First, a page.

The $1 billion earmarked for affordable housing is aimed at building more non-profit and public housing. It will take the form of direct funding, rather than loans for builders.

New measures for short-term rentals

These new measures are in addition to a number of housing and affordability announcements the Liberal government has made recently, including those in the yet-to-be passed Bill C-56, which would remove the GST for construction of new rental housing and give more powers to the Competition Bureau, particularly to go after unfair competition in the grocery sector.

Tuesday’s fiscal update will include additional Competition Act changes, different but complementary to what is proposed in Bill C-56.

Radio-Canada confirms what the Toronto Star first reportedthat Ottawa intends to prevent owners from making tax deductions for short-term rental properties when they are located in areas where this practice is prohibited.

Under this new proposal, it would be impossible for owners of short-term rental properties to deduct rental expenses such as interest costs, property taxes or repairs. This would require legislative changes and would come into force on Jan. 1.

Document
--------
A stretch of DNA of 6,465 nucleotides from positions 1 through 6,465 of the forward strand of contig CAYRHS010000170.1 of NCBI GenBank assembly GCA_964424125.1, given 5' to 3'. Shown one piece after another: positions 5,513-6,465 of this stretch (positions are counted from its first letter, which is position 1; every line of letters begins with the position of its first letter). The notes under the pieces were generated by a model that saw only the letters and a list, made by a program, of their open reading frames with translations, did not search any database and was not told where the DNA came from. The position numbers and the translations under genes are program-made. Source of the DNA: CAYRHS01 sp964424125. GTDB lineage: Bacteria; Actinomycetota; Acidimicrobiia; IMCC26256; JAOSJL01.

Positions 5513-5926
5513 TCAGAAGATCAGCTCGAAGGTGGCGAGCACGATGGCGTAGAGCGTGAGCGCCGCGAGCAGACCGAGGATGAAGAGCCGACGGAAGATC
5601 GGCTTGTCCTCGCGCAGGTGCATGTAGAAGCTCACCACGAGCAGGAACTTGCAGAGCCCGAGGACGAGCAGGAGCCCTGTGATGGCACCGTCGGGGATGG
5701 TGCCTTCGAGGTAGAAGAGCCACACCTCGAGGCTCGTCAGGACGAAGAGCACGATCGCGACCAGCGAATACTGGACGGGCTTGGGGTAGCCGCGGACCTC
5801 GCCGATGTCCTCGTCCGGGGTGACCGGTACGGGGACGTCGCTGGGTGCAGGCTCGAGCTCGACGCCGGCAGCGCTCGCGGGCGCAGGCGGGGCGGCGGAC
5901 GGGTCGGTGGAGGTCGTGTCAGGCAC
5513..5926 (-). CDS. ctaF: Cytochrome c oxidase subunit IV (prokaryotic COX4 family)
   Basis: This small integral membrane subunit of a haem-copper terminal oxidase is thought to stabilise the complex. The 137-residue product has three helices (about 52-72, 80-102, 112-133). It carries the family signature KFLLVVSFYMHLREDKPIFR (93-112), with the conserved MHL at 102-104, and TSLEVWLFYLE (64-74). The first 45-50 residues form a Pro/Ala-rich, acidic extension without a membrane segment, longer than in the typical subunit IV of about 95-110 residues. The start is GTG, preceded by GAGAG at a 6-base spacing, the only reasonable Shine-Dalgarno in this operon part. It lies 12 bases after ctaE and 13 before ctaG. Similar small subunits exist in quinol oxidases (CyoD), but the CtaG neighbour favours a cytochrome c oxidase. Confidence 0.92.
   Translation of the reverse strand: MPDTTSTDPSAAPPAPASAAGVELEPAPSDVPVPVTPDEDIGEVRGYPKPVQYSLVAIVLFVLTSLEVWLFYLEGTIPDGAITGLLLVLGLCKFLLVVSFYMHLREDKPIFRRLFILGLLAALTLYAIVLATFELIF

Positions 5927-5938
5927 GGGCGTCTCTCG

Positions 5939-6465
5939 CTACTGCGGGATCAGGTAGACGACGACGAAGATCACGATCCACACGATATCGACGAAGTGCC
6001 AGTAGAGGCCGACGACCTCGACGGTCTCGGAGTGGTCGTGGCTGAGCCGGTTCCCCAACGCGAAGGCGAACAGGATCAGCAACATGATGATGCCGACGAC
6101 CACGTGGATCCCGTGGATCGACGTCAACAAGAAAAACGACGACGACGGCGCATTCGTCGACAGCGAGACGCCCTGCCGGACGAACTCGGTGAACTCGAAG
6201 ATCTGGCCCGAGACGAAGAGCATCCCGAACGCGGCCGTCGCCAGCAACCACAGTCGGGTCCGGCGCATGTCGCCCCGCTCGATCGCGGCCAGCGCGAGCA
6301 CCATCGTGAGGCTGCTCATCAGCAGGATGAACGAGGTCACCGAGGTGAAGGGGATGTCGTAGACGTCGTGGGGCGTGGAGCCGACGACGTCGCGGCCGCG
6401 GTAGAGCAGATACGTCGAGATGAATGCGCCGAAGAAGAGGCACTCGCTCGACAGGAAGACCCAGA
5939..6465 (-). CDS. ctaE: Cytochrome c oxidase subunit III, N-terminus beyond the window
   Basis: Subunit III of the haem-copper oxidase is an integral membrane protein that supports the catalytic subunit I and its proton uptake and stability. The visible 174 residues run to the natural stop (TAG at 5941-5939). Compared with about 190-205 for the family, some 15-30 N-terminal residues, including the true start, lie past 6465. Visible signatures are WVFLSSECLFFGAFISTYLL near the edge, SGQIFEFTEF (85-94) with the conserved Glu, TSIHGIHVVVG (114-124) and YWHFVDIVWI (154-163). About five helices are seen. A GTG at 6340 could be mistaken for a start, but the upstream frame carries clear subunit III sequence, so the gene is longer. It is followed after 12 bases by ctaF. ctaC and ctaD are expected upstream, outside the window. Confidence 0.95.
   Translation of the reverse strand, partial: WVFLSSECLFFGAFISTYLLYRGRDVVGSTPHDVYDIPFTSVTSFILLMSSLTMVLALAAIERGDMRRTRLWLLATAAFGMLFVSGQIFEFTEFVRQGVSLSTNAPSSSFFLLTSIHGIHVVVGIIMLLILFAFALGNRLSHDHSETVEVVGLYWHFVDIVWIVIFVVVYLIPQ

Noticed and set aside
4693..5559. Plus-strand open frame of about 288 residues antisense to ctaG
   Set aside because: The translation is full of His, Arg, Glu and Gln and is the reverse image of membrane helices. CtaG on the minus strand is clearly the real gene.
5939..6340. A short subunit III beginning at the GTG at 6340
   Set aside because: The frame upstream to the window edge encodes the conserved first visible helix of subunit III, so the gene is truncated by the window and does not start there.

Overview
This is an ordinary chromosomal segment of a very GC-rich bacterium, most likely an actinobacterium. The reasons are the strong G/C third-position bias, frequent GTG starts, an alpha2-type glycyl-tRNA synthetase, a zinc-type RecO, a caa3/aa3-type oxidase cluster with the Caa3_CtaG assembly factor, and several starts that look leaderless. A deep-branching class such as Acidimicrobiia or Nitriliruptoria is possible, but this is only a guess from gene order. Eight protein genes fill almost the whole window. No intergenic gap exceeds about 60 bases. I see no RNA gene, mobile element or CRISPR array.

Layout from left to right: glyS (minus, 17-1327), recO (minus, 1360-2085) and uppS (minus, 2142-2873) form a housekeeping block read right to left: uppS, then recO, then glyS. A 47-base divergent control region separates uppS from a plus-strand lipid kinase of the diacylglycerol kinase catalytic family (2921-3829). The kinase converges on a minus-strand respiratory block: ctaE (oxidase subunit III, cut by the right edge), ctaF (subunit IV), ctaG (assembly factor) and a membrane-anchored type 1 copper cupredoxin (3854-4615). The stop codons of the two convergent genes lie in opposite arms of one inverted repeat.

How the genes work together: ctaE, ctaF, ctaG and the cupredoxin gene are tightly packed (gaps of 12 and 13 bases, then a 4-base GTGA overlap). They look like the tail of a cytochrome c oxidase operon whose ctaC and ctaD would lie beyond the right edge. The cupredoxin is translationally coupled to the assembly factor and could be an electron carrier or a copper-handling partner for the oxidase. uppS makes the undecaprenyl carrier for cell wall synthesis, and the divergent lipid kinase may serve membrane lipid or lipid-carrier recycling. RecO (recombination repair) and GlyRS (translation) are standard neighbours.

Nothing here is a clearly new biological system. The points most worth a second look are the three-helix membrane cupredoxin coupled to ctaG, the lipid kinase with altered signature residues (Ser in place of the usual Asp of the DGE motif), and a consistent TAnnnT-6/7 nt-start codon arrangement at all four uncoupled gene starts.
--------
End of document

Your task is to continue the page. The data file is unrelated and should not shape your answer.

It would also penalize owners who find themselves in violation of provincial or municipal regulations by having the Canada Revenue Agency refuse their request for tax deductions. The fiscal update will also include money for municipalities to enforce their own rules on short-term rentals.

The aim is to make short-term rental properties less lucrative, to discourage landlords who break the rules, and to ultimately make existing housing available for long-term tenancy, opposed to short-term rentals.

WATCH | Premiers push back on federal housing approach:

Premiers call housing a ‘massive issue’ that requires collaboration

Featured VideoAfter meeting with provincial and territorial partners, Ontario Premier Doug Ford and Alberta Premier Danielle Smith both say housing is a top priority for collaboration with the federal government.

While these new measures will be in Tuesday’s announcement, accompanied by some other affordability relief measures that the government source declined to detail, this year’s fiscal update is expected to be just that: an update. It is expected to be narrowly focused document, rather than a mini budget, that will provide an up-to-date snapshot of the economic numbers for the country, including how announcements made since the spring budget factor into the financial picture.

It will also provide an update on measures committed to in the last budget but that have not rolled out yet, such as the handful of much touted clean tech tax credits meant to compete with the U.S.’s Inflation Reduction Act. As well, there should be an accounting of where the government is at in trimming $15 billion from government department budgets.

The fiscal picture is even tighter now than it was in March.

“I think it’s fair to say that compared to the spring, the private sector outlook is certainly one with softer growth in the next 12 months than previously projected,” said the government source. “And with elevated interest rates, that really constrains government space, government revenues.”